# Destinative construction in Q'anjob'al (Maya): Complex clause or complex predicate?

Purpose constructions are complex clauses with two situations linked by a purposive relation where the matrix predicate is performed with the intention/goal of obtaining the realization of a situation, the purpose clause (Cristofaro 2005:506, Schmidtke-Bode 2009:20, Verstraete 2008:764). This means that they involve intentionality on the part of an argument of the main clause, the purpose clause has an intrinsic future orientation, and the outcome is intended, desired, or hypothetical. These features are illustrated in (1) (based on Simonin 2011:2).

(1) a.   A monkey picked leaves or fruit in order to eat them

b.   A monkey picked leaves or fruit in order to eat them, but it never ate them.

c.   A: A monkey picked leaves or fruit to eat them.

B: So did it eat them?

A: I have no idea, but that was certainly its intention.

Q’anjob’al has three purpose constructions: motion-cum purpose, finite purpose clause, and a third type that I call a destinative construction (2), which I focus on in this talk.

(2) a.   Max-ach          y-i-teq             ix       s-q’ume-j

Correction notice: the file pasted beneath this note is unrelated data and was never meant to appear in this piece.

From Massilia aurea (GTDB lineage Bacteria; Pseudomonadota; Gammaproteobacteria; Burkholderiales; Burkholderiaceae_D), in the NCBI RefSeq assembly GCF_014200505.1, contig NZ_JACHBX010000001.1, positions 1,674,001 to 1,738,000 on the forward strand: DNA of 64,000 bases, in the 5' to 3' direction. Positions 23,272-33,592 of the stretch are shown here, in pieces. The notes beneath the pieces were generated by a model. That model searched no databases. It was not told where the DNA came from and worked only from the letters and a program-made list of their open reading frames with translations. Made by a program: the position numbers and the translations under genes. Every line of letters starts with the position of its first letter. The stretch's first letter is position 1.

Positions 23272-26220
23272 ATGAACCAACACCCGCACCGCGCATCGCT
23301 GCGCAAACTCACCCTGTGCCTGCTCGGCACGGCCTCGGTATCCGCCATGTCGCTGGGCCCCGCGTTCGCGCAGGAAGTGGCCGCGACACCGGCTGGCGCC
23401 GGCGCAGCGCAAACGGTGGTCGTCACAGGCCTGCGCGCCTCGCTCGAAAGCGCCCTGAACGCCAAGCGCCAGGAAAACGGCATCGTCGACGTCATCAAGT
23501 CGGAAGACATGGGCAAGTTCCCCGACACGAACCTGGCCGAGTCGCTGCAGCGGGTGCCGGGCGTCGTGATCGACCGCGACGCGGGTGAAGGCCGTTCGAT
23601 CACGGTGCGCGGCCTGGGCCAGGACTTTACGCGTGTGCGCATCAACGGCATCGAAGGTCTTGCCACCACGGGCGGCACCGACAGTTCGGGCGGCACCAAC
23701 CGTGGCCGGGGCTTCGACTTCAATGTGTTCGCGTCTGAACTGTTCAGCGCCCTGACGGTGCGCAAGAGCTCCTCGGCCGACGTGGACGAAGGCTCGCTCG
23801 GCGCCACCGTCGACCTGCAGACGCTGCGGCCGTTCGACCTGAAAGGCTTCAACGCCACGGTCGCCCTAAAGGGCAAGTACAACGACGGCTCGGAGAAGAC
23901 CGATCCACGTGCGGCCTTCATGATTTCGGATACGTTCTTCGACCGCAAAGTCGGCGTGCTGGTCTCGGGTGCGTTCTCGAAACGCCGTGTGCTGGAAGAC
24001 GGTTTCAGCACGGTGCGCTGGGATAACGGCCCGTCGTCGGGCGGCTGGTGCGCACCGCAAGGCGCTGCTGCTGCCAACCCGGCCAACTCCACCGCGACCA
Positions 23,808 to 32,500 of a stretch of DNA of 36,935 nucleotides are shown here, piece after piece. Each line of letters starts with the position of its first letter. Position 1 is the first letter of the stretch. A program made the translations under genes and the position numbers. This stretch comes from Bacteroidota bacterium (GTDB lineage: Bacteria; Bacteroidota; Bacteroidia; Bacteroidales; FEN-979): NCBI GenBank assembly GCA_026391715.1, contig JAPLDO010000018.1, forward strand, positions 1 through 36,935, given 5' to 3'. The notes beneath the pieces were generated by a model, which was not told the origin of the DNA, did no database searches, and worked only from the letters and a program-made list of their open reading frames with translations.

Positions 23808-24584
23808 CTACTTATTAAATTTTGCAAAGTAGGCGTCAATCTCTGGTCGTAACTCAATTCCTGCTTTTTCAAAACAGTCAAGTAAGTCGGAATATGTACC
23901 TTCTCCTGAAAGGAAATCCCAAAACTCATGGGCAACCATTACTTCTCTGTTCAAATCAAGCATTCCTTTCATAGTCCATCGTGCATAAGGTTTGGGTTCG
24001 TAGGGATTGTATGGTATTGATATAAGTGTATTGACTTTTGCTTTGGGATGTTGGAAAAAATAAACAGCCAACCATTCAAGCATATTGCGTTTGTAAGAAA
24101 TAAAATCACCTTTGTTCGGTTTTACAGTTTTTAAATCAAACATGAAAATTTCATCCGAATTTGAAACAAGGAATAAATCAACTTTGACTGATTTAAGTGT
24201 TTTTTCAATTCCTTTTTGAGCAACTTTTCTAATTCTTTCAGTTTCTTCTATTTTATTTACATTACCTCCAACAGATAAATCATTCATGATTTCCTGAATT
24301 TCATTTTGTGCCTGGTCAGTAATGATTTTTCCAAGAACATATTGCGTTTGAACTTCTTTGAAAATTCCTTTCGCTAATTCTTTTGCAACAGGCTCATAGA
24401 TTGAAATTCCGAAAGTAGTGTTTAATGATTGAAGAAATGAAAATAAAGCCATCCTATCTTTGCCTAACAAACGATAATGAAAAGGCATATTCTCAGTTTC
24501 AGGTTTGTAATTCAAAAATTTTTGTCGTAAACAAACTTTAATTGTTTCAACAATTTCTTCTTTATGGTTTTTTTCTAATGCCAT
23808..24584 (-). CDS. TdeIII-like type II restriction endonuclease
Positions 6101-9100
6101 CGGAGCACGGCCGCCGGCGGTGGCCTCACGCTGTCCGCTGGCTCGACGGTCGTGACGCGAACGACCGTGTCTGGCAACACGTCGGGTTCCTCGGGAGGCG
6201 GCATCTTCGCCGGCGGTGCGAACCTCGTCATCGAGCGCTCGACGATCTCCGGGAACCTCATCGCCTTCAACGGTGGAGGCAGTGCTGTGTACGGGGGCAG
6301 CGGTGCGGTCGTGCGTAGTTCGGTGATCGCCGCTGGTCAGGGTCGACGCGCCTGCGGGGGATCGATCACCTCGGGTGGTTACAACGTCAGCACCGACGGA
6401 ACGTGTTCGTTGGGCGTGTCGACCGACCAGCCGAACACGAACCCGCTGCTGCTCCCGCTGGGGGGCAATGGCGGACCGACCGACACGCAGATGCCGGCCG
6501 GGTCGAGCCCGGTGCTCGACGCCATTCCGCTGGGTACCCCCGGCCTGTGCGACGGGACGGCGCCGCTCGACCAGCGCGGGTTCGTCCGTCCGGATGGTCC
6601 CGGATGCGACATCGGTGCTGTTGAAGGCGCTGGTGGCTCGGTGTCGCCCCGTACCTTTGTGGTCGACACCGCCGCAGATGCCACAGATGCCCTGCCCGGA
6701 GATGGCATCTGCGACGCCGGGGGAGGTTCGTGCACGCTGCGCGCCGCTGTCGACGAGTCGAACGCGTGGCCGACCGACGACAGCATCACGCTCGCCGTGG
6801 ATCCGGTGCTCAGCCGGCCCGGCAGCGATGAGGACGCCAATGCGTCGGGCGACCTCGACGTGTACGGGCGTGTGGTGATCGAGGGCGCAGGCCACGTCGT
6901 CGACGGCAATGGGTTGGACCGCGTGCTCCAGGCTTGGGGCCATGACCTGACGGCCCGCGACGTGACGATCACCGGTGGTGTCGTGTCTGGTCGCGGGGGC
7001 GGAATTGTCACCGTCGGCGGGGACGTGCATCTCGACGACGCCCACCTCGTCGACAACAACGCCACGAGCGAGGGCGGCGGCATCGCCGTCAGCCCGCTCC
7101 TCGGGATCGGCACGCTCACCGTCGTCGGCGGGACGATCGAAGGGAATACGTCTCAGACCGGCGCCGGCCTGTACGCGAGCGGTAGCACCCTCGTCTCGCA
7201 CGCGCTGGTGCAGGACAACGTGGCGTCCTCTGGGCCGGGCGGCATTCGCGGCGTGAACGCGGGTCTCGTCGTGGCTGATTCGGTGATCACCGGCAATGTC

com-abs2sg    erg3-bring-dir clf     erg3-talk-tv

‘She brought you to talk to you.’

b.   Ay-ach            ek’       j-ante-j

exs-abs2sg     dir       erg1pl-cure-tv

You are here for us to cure.

Analyzing the construction as a purpose clause is problematic because intentionality is not necessary, as in (2b). Furthermore, its inflectional pattern violates the rigid (in)transitive pattern in Q’anjob’al as the second verb lacks an absolutive for 2SG. This pattern is similar to that of a complex predicate like the ditransitive in (3).

(3)       Ch-ach             ul         hin-say                        w-il-a’

inc-abs2sg     come    erg1s-look.for            erg1s-see-tv

‘I come to look for you (for myself).’ {txt062}

In this talk, I have three goals. First, I propose that that (2) is a destinative construction and not a purpose clause (i.e. the construction denotes a situation where the matrix verb makes available an entity that is earmarked for a particular use, specified by the second verb). Second, I show that the destinative construction stands between a complex clause and a complex predicate in Q’anjob’al. Third, I show that this construction is similar semantically to English WPCs (weak purpose clauses), but they differ in their syntax.